In 2007, assyriologist Dr Michael Jursa found the name Nebo-Sarsekim in a clay document in the British Museum. The details mentioned in the tablet written around 595 BC correspond to what the Book of Jeremiah says about the Babylonian siege of Jerusalem that took place during the reign of the Babylonian king Nebuchadnezzar II.
The number of people found in the Bible keeps on growing. The latest name is an official named Nathan-Melek, a servant of king Josiah.
This is shown in 2 Kings 23:11:
“He removed from the entrance to the temple of the LORD the horses that the kings of Judah had dedicated to the sun. They were in the court[a] near the room of an official named Nathan-Melek.” (2 Kings 23:11).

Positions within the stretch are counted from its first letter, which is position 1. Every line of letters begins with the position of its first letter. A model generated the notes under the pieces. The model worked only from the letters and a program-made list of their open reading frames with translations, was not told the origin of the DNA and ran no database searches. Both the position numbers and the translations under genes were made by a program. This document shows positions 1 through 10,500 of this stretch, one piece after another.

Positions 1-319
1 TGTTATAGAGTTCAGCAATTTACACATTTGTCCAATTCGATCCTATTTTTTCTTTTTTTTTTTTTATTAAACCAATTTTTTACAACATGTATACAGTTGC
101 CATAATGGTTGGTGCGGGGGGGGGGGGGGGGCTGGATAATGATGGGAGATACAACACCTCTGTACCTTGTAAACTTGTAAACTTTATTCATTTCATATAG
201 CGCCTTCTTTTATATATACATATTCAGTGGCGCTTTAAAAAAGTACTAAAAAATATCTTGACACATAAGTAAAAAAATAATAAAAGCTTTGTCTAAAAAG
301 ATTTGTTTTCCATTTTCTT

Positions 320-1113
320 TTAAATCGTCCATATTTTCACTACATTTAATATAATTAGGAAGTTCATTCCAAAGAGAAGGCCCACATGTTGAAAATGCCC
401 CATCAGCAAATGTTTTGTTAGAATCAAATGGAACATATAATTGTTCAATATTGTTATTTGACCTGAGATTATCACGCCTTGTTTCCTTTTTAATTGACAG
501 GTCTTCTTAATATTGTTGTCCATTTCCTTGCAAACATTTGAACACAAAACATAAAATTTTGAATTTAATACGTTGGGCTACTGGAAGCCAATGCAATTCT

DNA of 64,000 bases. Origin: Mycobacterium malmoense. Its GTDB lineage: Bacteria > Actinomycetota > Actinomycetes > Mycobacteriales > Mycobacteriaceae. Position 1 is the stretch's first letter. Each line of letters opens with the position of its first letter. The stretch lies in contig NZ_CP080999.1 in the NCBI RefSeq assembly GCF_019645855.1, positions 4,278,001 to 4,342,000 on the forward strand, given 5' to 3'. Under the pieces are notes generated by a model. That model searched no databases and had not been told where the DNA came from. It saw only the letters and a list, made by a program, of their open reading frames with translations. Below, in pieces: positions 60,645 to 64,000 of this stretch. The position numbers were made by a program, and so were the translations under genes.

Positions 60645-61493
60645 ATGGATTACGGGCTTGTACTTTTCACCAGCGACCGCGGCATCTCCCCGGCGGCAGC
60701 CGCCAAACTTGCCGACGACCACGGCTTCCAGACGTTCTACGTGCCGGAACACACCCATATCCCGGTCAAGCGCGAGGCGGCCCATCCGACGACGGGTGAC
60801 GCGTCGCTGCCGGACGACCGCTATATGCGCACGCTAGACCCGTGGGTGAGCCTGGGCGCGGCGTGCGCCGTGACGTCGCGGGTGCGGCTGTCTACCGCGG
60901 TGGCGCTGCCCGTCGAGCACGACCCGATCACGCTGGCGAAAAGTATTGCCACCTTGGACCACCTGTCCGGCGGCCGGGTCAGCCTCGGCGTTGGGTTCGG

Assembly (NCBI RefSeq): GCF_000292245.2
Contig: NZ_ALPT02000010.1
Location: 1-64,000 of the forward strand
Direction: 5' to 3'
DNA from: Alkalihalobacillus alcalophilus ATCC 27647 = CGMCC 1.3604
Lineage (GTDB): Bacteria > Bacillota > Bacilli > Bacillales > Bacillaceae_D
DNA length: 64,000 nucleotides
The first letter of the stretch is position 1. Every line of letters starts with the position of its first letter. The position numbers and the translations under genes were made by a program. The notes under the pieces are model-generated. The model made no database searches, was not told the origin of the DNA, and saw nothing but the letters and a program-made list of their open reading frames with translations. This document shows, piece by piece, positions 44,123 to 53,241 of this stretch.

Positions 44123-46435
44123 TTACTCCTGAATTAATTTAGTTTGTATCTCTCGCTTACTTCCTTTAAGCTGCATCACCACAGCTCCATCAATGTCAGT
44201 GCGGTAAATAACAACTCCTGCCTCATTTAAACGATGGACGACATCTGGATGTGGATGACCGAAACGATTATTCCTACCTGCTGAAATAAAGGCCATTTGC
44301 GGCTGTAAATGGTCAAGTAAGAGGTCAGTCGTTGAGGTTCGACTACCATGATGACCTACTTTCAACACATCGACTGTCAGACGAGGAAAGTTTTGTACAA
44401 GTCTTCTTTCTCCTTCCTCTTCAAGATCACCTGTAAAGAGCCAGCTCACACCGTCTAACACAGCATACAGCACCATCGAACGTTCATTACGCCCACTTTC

“A bulla (seal impression) and a 2,600-year-old stamp bearing Hebrew names were uncovered in the City of David. the archaeologist think that it was 'likely during the Babylonian destruction of Jerusalem in 586 BC.' ”
“Bullae were small pieces of clay impressed by personal seals, used in ancient times to sign letters.”
“The title “Servant of the King” (Eved HaMelech) is appears often in the Bible to describe a high-ranking official close to the king. This title appears on other stamps and seal impressions that were found in the past. This seal impression is the first archaeological evidence of the name Biblical Nathan-Melech.”